When international reaction to Roosevelt's election led to a run on the dollar, the Federal Reserve Bank of New York asked him to close the banking system in order to stem the drain on its reserves [24], and soon after his inauguration he declared a four-day "bank holiday". Also in early 1933, the President took action to revive the financial sector, tackling the problems facing both creditors and debtors. With the reopening of the banks in 1933 and the restoration of confidence in the banking system, deposits and money supply rose sharply [1].

Roosevelt had undertaken to allow the dollar exchange rate to fall in order to reverse the deflationary fall in domestic prices, and on the 5th of June, by a joint resolution of Congress, his administration was relieved of its obligation to convert dollars into gold. There was an immediate fall of about 30 per cent in the exchange rate between the dollar and the pound sterling. The period of a variable price of gold came to an end on 31 January 1934, when the President, acting under the authority of the Gold Reserve Act of 1933, fixed the dollar at $35 an ounce for gold thereby devaluing the gold dollar to 59 per cent of its former weight in gold [25].

Roosevelt's New Deal had three components: a relief component comprising employment-generating, social security and unemployment insurance systems; a recovery component including the appointment of a National Recovery Administration with powers to restrict competition, control prices and wages, and the provision of subsidies, and the funding of infrastructure investment projects; and reform component for the regulation of banking and finance.
 :(The New Deal is described in detail in an article with that title, and its economic implications are discussed in the article on the Great Depression.)

There were immediately favourable reactions to those policy changes. Stock prices almost doubled in the second quarter of 1933, farm prices rose sharply and there was renewed investment in automobile and steel production. Between 1932 and 1935, Gross National Product rose by nearly 20 per cent. and by 1935, unemployment was about 30 per cent below its 1933 level.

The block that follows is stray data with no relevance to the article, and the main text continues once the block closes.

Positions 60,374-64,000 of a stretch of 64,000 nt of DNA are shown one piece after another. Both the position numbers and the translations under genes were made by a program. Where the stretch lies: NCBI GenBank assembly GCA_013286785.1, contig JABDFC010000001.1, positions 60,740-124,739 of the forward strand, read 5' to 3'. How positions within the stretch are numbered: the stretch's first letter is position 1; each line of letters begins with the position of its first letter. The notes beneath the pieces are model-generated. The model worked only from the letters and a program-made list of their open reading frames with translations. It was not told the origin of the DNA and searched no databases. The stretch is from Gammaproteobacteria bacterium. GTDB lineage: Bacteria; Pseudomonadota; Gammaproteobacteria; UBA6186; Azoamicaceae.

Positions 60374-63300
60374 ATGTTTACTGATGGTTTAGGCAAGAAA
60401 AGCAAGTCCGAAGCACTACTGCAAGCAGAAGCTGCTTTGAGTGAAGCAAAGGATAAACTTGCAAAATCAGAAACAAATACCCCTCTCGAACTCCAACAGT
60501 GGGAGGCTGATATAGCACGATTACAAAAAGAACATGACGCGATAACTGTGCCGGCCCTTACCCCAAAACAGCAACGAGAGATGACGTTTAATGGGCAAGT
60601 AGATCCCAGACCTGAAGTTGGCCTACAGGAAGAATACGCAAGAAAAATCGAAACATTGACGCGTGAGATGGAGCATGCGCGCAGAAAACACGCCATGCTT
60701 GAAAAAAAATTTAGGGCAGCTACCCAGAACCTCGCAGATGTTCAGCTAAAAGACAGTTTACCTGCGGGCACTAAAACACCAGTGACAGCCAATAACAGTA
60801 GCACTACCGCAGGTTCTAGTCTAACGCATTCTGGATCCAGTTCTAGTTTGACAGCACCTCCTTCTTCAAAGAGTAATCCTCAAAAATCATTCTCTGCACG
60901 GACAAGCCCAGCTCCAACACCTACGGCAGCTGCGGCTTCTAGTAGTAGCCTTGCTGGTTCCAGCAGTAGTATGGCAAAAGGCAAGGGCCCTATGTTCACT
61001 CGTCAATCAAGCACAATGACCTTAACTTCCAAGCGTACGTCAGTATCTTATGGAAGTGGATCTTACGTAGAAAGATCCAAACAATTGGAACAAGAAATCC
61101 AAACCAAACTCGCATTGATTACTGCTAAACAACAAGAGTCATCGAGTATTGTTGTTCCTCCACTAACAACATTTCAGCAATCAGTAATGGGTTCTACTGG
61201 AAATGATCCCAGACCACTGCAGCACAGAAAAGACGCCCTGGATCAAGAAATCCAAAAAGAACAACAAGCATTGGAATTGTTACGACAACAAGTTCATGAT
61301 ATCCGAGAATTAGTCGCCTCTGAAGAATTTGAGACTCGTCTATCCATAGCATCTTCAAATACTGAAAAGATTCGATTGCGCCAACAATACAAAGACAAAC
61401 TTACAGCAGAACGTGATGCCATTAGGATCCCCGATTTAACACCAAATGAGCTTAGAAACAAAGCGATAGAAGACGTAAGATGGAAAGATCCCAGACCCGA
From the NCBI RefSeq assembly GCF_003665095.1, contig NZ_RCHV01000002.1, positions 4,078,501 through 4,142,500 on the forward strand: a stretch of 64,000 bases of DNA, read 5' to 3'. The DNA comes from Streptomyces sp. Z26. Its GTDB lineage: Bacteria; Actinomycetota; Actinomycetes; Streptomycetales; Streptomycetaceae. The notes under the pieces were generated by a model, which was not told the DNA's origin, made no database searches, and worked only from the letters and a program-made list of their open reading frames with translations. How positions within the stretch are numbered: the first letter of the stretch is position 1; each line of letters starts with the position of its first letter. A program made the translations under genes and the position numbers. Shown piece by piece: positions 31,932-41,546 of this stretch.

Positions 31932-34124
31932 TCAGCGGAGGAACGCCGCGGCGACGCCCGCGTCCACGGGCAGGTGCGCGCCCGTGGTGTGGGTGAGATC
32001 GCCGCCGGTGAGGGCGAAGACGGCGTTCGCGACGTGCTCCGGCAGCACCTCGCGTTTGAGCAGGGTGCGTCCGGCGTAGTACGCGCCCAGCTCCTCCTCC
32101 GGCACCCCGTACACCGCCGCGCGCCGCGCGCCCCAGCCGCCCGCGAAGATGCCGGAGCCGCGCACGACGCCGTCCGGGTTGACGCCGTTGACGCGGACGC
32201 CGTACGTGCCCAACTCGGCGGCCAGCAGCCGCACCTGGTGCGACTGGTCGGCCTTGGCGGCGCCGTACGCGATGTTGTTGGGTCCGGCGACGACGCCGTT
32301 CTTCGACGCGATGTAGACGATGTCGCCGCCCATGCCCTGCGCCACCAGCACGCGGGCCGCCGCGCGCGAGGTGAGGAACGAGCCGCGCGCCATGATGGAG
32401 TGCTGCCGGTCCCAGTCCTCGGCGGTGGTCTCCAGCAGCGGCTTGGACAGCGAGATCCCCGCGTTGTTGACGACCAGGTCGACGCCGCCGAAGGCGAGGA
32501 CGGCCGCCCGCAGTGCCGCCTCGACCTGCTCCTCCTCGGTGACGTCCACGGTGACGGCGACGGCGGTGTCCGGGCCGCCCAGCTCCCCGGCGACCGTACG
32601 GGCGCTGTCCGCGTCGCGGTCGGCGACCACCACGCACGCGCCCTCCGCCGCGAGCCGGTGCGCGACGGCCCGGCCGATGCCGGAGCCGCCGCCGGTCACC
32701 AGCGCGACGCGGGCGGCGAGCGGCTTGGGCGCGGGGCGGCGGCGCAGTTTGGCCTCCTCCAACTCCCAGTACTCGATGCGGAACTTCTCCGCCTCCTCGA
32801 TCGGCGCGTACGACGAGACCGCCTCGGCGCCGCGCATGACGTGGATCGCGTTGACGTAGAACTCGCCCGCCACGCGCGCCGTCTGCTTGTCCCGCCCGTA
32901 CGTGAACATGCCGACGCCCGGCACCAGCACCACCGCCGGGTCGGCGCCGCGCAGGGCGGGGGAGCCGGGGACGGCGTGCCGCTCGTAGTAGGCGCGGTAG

Several New Deal programmes had to be replaced in 1935 following Supreme Court objections, but the main features of the policy were preserved - including continued attempts to reduce inequality by supporting pay rates, and by 1937, real earnings were 30 per cent above their 1933 level. The recovery of economic activity continued, and by 1936, consumers expenditure and national income were back to their 1929 levels, although employment remained depressed. In 1936, however, there was a sharp reduction in government spending, and the Federal Reserve introduced a sharp increase in the reserve ratio. There followed a deep recession in 1937 and into 1938, and full employment was not restored until the onset in Europe of the second world war.


  1. 1.0 1.1 1.2 Milton Friedman and Anna Schwartz, A Monetary History of the United States 1867-1960 (Princeton University Press for NBER, 1963), 289. Cite error: Invalid <ref> tag; name "Friedman" defined multiple times with different content